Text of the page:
Thursday, April 29, 2010

The D&D survival guide Part 2

Now we'll talk about combat. Part 1 of the survival guide was how to avoid making silly mistakes. Part 2, in other words this, will be about avoiding combat, which is a large source of death.
The survival guide will have a lucky number:3. This means that everything comes in threes. In Part 1, we had the 3 top mistakes. In part 2, we will have the 3 best ways to avoid combat.

The Diplomacy skill is, in my opinion, underused, at least when it comes to dealing with monsters. This is the typical player's mindset: Hmm, a goblin. Better kill it. This is simply asking for trouble. It is directly asking for combat. I mean, it's not like the goblin attacked you. In fact, you're the attacker! If you really have to get past the goblin, then try this: Hey goblin, do you mind shifting to the side a little? We have to get through here to kill the Evil Witch. Chances are, a random goblin will NOT mind shifting a little. Most likely, it'll say something like this(if the DM is a good one): The Evil Witch? That b*stard killed my mother! Here, this magic sword +8 that I made might help. In this way, you get past and get a magic sword +8 too!

Using the goblin example, let's say that the goblin responded like this: Hey! I WORK for the Evil Witch! No way you're gonna pass! Now what do you do? Kill him? No, that would defeat the purpose of this post. What you should do is this: Creep past the goblin, keeping your heads down. If you choose this, you you have the highest chance of failing compared to the other options, so I recommend this ONLY as a last resort.

I know this sounds a little extreme, but imagine if a bunch of rich and famous people(armed with intimidating giant axes that used to belong to gods, which might affect your response)gave you a large sum of money(by your standards) to take a step to your right, would you move? Of course! However, you should only try this if your level is around Epic Tier, where you have tons of gp.

I hope this post is useful =)


  1. Let me begin by saying that you're doing a great job with this blog. It's tough to build up a solid readership, so don't get discouraged while you're still starting out.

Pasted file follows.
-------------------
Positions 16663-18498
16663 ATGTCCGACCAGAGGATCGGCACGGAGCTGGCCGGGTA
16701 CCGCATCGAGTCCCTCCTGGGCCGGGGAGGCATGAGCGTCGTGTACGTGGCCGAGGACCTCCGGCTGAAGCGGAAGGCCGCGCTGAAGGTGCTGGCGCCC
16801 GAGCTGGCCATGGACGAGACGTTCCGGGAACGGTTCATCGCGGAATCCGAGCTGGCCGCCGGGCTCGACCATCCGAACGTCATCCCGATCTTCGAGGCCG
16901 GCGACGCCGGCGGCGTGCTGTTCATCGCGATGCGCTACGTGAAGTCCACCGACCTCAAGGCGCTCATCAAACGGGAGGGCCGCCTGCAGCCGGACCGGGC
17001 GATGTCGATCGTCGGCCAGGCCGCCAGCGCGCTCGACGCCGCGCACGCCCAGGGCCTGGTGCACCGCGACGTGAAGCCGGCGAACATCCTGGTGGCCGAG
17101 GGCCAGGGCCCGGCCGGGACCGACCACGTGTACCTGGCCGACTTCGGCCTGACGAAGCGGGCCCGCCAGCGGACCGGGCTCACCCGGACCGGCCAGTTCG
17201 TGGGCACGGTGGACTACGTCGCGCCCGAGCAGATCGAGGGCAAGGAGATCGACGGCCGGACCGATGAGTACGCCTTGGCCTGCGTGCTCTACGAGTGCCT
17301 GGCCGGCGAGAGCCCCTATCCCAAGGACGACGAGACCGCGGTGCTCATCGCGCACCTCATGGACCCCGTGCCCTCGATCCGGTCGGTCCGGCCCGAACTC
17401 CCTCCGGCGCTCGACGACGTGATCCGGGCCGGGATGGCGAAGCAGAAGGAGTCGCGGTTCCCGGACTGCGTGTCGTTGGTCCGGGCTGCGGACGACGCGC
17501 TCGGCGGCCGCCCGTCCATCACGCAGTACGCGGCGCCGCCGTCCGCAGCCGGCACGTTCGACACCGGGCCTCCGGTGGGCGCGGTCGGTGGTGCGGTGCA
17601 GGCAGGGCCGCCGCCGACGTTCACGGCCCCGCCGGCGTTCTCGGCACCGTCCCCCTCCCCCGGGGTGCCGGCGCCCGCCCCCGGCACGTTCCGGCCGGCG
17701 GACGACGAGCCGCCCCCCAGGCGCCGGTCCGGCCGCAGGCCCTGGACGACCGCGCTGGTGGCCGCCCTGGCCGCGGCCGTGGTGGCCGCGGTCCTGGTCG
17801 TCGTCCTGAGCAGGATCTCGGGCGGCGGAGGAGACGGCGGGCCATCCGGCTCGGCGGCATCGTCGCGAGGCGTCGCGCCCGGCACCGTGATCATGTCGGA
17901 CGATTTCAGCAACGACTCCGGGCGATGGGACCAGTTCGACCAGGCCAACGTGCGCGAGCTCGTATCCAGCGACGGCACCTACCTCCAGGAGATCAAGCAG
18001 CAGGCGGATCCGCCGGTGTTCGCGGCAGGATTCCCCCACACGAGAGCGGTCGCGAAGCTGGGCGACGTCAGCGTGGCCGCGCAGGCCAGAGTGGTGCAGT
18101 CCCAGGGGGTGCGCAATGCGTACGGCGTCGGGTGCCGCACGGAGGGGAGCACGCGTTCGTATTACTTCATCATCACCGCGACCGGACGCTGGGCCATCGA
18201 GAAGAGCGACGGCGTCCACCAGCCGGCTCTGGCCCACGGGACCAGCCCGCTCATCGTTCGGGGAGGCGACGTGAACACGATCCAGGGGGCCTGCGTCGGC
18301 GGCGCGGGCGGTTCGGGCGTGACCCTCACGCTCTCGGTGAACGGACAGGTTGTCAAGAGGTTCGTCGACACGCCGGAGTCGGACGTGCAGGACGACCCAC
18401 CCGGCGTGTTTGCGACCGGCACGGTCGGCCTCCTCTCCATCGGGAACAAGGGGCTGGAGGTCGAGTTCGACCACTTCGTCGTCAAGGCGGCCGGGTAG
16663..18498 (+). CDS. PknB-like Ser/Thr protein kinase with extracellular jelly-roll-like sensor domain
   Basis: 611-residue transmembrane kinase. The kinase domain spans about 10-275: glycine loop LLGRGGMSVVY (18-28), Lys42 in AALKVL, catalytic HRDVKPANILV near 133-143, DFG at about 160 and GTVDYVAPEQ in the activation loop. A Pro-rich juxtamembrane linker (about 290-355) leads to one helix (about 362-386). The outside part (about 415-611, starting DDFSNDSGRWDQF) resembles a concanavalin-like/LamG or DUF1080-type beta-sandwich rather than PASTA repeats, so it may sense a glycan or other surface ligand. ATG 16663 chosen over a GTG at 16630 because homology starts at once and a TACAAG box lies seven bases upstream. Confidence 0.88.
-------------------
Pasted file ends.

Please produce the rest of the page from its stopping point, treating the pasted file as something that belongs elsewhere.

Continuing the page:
Your survival series provides excellent advice to players new and old. Too often players act rashly and fail to consider the outcome of their actions – whether it's forgetting to check for traps or assuming that the monstrous humanoids are hostile. A little foresight goes a long way.

    When I'm building encounters I try to offer different ways to achieve success. Killing the monsters is usually the most obvious way, but shouldn't be the only way. In my current home game the party is level 13 and has average Diplomacy and Bluff scores in the +18 range. So they always try to talk their way past problems.

    To your first point in today's article about diplomacy don't forget that not all talking needs to be cordial. PC might find that using Intimidate to instill fear is a good approach or that tricking their opponents could work with high enough Bluff checks.

    If the PCs know that talking might work (regardless of which approach they take) then they're more likely to try it. Depending on how much they’re willing to role-play the scenario, the DM should apply some bonuses as appropriate. Once they see how well it worked they'll be even more likely to try talking next time.

    But don’t let them talk past everything or else the PC who aren’t good at the social skills (Fighters, I’m talking about you) will get bored.

  2. @Ameron
    I agree. I was suprised that I would even get readers at all! Your point about the Intimidate and Bluff is good, too! Maybe I'll add that in another article?(Diplomancy VS Intimidate or something like that)

  3. This is actually a very useful post. I'd completely forgotten about bribery!

    Bluff is a favorite for the group of DMs I usually hang out around (we have a group of our own on the side and switch off leading it), with Diplomacy a close second. There's some extreme satisfaction in getting a former enemy to cover your back in the next battle, provided you're careful.

    To cheer you a bit: I found your blog on the first page of my google search of "d&d survival guide". You made an impact somewhere :-)
    On to read more of your posts!